Hertz Global Holdings Inc. is one step closer to its long-awaited prize.
More than two years after its original bid, it has agreed to buy Dollar Thrifty Automotive Group Inc. for about $2.3 billion, giving it more ways to attract travelers and expand its international presence. It will also give the company a leg up against an increasing number of smaller competitors.
At $87.50 per share, the deal is worth far more than any of Hertz's previous bids and about 8 percent higher than Dollar Thrifty's closing price Friday.
Nothing will change immediately for consumers. Travelers who rent through Dollar Thrifty will still visit that counter for service. In the long run, prices in many markets will almost certainly rise as the two companies streamline their operations.
Both rental companies have grown stronger and more valuable in the years since they first considered teaming up. Both stocks have almost doubled in value, and they've reported robust quarterly financial results as the volume of car rentals soared. But still-fierce competition has prevented the industry from raising prices, which has dragged on revenue. Fewer big competitors mean a better chance of higher rates.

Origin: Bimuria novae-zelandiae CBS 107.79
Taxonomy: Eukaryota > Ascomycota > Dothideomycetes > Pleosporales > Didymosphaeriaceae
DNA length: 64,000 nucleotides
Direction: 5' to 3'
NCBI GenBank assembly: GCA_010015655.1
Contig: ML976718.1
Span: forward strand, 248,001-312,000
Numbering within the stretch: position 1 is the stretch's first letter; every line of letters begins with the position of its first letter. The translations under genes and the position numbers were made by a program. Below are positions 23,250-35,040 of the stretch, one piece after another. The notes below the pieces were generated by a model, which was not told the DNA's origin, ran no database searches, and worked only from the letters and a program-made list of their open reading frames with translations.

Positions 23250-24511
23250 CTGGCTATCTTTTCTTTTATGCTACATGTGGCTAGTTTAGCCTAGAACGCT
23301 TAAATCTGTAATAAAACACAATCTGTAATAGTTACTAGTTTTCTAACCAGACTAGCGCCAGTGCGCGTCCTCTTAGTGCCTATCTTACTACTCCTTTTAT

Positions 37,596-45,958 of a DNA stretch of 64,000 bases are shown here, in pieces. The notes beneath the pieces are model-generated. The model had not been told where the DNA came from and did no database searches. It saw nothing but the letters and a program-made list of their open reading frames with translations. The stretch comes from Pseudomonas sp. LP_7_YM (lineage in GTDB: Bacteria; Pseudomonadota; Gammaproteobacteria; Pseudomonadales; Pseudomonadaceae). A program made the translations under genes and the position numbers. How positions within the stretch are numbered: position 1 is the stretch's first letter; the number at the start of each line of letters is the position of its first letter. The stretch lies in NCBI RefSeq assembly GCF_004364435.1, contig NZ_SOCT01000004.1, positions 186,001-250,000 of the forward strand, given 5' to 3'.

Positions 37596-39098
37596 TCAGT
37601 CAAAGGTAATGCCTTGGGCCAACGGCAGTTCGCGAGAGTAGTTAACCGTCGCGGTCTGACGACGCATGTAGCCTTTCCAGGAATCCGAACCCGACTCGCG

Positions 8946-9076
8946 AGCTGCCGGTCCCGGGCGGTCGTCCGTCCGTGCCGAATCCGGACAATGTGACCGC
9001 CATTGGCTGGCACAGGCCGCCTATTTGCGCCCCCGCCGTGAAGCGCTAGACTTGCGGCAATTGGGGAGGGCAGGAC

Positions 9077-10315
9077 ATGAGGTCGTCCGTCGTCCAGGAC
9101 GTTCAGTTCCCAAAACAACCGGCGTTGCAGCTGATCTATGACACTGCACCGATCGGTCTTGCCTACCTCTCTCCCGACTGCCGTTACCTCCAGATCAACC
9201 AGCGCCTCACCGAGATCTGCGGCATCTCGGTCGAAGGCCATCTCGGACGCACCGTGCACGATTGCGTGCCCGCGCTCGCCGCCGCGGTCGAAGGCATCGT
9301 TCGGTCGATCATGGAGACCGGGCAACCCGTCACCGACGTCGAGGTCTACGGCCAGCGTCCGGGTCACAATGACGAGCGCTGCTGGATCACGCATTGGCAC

In an interview Monday, Hertz chairman and chief executive Mark P. Frissora said this deal will help it fight against a growing number of small regional rental companies popping up in airports across the country. He said those competitors, along with European rivals like Germany's Sixt doing more U.S. business, will likely cause the rate wars to continue for now.
The deal still needs antitrust clearance from the Federal Trade Commission.
Hertz shares gained $1.06, or 8.06 percent, to close at $14.21 Monday. Dollar Thrifty shares rose $6.08, or 7.51 percent, to $87.08.
The push and pull between two of the nation's largest car rental companies started in 2010. Avis Budget Group was also in the mix, pursuing a bid for Dollar Thrifty for more than a year.